Tools, unfinished products, waste materials, help in identifying the centres of craft production. Indirect evidences also help the archaeologists in reconstructing the past.
Archaeologists develop frames of references, It can be better understood by this fact that the first Harappan seal that was found could not be understood till archaeologists had a context in which to place it-both in terms of cultural sequence in which it was found and in terms of a comparison with finds in Mesopotamia.
Examination of seals help in constructing the concept of religious belief of the period. Seals depict religious scenes. Some animals such as the one-homed animal, often called the unicorn depicted on the seals appear mythical, composite creatures. In some seals, a figure has been shown sitting crossed legs in a yogic posture. All these represent the religious concept of the period.
9. Discuss the functions that may have been performed by rulers in Harappan society.
Ans: There are different views on the Harappan society. One group of archaeologists suggest that the Harappan society had no rulers and so everybody enjoyed equal status. The other group of archaeologists are of the opinion that there was no single ruler but several ones. The third theory seems the most suitable. It suggests that it is unlikely that entire communities could have collectively made and implemented such complex decisions.
Evidences show that complex decisions were taken and implemented in the Harappan society. Extra ordinary uniformity of Harappan artefacts as evident in pottery, seals, weights and bricks show the complex decisions.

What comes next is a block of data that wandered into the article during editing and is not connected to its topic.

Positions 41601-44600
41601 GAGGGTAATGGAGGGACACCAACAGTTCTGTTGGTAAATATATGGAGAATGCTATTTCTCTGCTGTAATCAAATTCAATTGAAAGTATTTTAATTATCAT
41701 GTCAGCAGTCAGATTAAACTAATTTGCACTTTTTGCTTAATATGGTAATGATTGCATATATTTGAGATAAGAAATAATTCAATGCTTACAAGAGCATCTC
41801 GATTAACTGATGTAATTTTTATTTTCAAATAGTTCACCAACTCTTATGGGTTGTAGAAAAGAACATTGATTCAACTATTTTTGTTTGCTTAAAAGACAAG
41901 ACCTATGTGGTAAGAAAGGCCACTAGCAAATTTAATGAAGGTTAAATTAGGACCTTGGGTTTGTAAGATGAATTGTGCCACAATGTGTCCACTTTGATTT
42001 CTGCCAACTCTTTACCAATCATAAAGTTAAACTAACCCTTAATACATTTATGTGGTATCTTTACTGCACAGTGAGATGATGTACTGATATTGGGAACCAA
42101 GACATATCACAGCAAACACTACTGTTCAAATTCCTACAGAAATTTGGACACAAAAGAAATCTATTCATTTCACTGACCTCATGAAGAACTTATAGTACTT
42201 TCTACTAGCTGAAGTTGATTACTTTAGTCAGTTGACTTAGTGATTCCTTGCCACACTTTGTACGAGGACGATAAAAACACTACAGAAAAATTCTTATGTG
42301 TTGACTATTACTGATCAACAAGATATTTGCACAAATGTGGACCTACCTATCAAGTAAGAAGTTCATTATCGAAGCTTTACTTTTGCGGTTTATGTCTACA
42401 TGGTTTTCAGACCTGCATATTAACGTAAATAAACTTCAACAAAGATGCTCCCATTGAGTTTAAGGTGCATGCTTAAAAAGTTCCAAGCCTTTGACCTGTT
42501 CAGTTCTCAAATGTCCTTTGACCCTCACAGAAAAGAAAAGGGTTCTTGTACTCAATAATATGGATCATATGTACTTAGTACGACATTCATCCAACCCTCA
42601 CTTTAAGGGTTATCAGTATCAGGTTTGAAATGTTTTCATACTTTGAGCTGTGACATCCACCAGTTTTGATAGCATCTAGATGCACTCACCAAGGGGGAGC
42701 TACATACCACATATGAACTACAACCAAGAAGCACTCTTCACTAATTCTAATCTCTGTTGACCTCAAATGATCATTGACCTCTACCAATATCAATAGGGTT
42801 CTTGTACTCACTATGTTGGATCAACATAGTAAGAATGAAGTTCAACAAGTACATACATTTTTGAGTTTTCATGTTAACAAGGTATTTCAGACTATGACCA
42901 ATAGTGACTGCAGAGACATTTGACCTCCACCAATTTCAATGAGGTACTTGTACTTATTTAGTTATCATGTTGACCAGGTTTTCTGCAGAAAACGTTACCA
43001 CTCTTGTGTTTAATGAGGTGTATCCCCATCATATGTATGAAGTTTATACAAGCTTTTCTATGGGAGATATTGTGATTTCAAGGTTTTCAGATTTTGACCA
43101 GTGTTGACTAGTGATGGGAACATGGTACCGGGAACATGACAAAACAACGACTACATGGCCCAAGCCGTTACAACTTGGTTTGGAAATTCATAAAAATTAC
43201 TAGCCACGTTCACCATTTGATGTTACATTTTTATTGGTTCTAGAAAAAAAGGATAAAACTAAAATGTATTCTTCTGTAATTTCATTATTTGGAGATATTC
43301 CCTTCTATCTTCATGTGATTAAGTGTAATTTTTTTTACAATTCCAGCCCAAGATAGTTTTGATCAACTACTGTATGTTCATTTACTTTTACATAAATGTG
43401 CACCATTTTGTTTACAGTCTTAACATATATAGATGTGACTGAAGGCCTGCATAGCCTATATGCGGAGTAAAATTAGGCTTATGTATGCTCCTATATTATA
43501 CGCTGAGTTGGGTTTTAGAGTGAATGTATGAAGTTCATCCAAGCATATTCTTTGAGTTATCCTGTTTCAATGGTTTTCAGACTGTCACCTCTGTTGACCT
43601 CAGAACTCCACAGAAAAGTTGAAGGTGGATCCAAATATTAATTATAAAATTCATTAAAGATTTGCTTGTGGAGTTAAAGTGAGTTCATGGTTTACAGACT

Plans and layouts of the city were prepared under the guidance and supervisions of the rulers. Big buildings, palaces, forts, tanks, wells, canals and granaries were constructed.
Cleanliness was the responsibility of the ruler. Roads, lanes and drains were also constructed.
The rulers also looked after the welfare of the economy. They hsed to inspire the farmers to increase agricultural production. They also motivated the craftsmen to promote different handicrafts. External and internal trade were both promoted by the ruler. The ruler used to issue common acceptable coins or seals, weights and measurements.
Rulers were expected to provide relief during natural calamity. During flood, earthquake, epidemics, the ruler provided grains and other eatables to the affected people. During foreign aggression, the rulers defended the city.
10. On the given map, use a pencil to circle the sites where evidence of agriculture has been recovered. Mark an X against sites where there is evidence of craft production and R against sites where raw materials were found.
Ans: (i) Sites of agriculture: Harappa, Banawali, Kalibangan, Mohenjodaro, Dholavira (Gujarat).
(ii) Sites of craft production: Chanhudaro, Nageshwar, Balakot.
(iii) Sites of raw material: Nageshwar, Balakot, Khetri.